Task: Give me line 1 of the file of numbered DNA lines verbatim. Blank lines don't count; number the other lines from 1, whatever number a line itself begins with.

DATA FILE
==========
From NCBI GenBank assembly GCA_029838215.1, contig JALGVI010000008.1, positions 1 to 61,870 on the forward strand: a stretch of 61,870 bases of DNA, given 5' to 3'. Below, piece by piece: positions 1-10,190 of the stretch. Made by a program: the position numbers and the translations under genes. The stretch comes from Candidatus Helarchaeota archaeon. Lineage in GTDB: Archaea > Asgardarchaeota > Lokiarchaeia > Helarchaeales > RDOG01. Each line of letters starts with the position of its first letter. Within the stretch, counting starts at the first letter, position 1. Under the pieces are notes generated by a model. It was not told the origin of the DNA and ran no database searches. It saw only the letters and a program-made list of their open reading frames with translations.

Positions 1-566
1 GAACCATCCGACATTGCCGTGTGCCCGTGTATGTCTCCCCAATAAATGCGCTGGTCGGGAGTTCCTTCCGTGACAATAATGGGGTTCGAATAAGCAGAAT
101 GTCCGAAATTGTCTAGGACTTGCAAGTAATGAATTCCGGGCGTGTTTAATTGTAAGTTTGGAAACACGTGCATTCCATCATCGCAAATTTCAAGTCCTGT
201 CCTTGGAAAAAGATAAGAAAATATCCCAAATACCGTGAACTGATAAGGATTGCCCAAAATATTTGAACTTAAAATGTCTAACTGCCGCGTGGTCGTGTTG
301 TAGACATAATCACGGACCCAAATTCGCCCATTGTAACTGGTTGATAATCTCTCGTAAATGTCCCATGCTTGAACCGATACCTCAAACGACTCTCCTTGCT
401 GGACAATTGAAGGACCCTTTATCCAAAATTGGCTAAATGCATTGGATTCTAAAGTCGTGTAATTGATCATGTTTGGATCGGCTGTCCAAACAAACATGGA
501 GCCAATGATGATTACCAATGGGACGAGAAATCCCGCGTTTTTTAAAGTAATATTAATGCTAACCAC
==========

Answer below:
From NCBI GenBank assembly GCA_029838215.1, contig JALGVI010000008.1, positions 1 to 61,870 on the forward strand: a stretch of 61,870 bases of DNA, given 5' to 3'. Below, piece by piece: positions 1-10,190 of the stretch. Made by a program: the position numbers and the translations under genes. The stretch comes from Candidatus Helarchaeota archaeon. Lineage in GTDB: Archaea > Asgardarchaeota > Lokiarchaeia > Helarchaeales > RDOG01. Each line of letters starts with the position of its first letter. Within the stretch, counting starts at the first letter, position 1. Under the pieces are notes generated by a model. It was not told the origin of the DNA and ran no database searches. It saw only the letters and a program-made list of their open reading frames with translations.